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Broderick v. Chicago & E.I.R. Co.

UNITED STATES COURT OF APPEALS FOR THE SEVENTH CIRCUIT


April 19, 1944

BRODERICK ET AL.
v.
CHICAGO & E.I.R. CO.

Appeal from the District Court of the United States for the Northern District of Illinois, Eastern Division; William H. Holly, Judge.

Author: Evans

Before EVANS and MINTON, Circuit Judges, and LINDLEY, District Judge.

EVANS, Circuit Judge.

Upon the facts disclosed by this record, the court was compelled to enter judgment for defendant. Its duty to set aside the verdict was clear as there was no evidence to sustain it.

It would serve no useful purpose to set forth and discuss the evidence, other than to say that decedent was familiar with the highway upon which he was traveling when he met his death. He had gone over it many times and knew that a railroad track, used by defendant, crossed it. On the night in question, he drove his automobile, which had its headlights on, down this Cook County, Illinois, street and into the side of one of the several cars which defendant was moving across the highway.Nothing obstructed his view. The ensuing crash resulted in his immediate death, and therefore no explanation was obtainable from him as to why he should have thus driven his automobile into the side of the moving car.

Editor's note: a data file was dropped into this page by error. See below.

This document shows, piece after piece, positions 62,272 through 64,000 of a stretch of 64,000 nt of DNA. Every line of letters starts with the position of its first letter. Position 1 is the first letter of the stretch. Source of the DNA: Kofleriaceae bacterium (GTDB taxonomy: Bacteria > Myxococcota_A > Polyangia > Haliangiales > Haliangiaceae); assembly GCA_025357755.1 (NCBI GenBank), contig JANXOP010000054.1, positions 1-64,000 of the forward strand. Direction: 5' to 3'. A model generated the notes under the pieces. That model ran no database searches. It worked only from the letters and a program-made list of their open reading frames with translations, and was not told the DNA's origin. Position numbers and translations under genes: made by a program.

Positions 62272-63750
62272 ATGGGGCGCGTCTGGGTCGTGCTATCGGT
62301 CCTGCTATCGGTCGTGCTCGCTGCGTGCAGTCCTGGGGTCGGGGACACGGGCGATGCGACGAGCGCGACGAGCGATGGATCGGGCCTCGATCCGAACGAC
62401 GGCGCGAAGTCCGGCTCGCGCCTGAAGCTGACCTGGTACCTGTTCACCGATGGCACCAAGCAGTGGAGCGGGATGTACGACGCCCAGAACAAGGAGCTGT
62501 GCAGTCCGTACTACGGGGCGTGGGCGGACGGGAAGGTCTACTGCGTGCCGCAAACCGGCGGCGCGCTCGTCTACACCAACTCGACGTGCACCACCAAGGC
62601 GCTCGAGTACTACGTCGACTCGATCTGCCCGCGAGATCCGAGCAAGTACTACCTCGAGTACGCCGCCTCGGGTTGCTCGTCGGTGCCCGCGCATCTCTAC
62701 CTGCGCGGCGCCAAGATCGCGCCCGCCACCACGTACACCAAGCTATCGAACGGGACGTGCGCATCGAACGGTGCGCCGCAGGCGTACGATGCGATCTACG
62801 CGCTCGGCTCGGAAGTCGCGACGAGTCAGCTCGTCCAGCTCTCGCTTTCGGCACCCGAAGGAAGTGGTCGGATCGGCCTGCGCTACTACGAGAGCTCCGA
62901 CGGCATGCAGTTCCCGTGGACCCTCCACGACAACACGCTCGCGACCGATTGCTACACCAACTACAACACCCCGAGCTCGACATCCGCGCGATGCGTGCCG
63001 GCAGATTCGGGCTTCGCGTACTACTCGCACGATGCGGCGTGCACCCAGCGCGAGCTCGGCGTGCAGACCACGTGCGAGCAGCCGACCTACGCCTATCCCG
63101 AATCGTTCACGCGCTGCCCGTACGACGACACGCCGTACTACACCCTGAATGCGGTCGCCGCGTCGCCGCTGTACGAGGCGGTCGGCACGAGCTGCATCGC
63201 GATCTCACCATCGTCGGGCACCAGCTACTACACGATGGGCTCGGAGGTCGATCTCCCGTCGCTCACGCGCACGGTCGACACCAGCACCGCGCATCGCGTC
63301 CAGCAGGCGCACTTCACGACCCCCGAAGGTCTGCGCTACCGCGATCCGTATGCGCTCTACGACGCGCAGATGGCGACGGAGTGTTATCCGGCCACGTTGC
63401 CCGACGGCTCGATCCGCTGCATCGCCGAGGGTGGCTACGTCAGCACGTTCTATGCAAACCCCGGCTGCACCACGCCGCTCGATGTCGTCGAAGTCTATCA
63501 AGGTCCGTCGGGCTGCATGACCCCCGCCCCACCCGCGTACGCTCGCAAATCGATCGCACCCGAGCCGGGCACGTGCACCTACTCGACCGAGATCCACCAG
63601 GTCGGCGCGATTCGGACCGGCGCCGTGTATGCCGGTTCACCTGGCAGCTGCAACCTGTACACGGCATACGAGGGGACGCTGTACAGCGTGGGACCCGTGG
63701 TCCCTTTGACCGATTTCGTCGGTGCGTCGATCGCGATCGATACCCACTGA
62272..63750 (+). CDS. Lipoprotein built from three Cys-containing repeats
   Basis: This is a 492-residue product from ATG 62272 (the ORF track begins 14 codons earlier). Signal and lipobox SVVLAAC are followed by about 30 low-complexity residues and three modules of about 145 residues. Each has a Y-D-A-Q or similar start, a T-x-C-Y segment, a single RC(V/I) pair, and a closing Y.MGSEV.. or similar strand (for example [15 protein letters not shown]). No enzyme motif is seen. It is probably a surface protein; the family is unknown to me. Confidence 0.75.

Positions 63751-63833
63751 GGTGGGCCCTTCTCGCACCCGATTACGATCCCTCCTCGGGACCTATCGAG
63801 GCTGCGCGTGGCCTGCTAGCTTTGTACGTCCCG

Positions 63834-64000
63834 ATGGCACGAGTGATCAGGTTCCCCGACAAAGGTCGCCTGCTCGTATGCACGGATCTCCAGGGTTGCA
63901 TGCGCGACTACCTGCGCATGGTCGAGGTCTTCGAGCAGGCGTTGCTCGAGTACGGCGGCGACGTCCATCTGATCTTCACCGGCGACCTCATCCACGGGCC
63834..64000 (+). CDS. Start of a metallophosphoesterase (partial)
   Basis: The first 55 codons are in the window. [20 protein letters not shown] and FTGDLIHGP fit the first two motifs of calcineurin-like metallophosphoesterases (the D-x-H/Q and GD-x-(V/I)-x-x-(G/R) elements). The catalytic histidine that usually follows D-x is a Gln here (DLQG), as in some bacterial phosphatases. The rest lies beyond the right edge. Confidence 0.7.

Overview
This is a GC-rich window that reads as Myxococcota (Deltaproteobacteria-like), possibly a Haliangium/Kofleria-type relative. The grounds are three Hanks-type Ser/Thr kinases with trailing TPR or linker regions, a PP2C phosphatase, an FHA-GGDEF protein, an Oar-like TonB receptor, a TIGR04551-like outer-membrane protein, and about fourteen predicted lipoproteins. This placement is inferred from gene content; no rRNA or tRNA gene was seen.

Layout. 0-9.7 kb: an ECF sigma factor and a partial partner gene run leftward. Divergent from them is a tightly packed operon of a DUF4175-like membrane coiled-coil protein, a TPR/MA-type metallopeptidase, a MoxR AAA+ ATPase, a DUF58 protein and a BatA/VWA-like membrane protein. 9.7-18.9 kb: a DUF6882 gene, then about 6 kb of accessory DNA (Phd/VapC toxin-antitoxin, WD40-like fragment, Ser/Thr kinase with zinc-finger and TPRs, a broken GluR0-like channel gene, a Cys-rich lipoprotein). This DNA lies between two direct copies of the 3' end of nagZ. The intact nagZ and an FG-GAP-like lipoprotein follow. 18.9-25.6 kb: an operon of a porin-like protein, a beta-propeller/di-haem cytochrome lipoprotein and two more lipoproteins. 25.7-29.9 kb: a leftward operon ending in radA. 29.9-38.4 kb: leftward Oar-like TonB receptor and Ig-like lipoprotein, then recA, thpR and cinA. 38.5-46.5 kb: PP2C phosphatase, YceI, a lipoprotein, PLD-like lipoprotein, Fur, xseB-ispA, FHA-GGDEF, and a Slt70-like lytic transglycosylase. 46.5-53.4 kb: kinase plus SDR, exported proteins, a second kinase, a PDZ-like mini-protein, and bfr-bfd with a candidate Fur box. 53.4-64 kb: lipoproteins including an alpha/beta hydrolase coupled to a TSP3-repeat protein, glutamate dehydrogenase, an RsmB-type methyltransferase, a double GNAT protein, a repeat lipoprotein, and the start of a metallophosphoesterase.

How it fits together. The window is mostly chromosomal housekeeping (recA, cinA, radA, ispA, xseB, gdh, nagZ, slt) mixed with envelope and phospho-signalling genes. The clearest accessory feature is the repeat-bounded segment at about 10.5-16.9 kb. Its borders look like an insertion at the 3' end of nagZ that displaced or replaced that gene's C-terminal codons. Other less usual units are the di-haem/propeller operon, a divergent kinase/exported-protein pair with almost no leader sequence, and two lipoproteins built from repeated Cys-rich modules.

Such unexplained action conclusively established contributory negligence on the part of the fatally-injured driver. Harper, Adm'x, v. Thompson, 318 Ill.App. 226, 47 N.E.2d 501; on related issues, see: Casey v. Chicago Rys. Co., 269 Ill. 386, 109 N.E. 984, L.R.A. 1916B, 824; Urban v. Pere Marquette R. Co., 266 Ill.App. 152; Newell v. Cleveland, C., C. & St. L.R. Co., 261 Ill. 505, 104 N.E. 223; Burns v. C. & A.R. Co., 223 Ill.App. 439. In jurisdictions where the burden of proving contributory negligence is more favorable to the plaintiff than in Illinois, the decisions are nevertheless in harmony with the Illinois holdings.*fn*

In passing it might be observed that defendant denied the existence of evidence tending to establish its alleged negligence.

The District Court, Judge Holly, thought there was no evidence of negligence on the part of the defendant. We need not discuss this phase of the case, in view of our conclusion that plaintiff's decedent was guilty of contributory negligence which contributed to cause his unfortunate death.

The judgment is

Affirmed.


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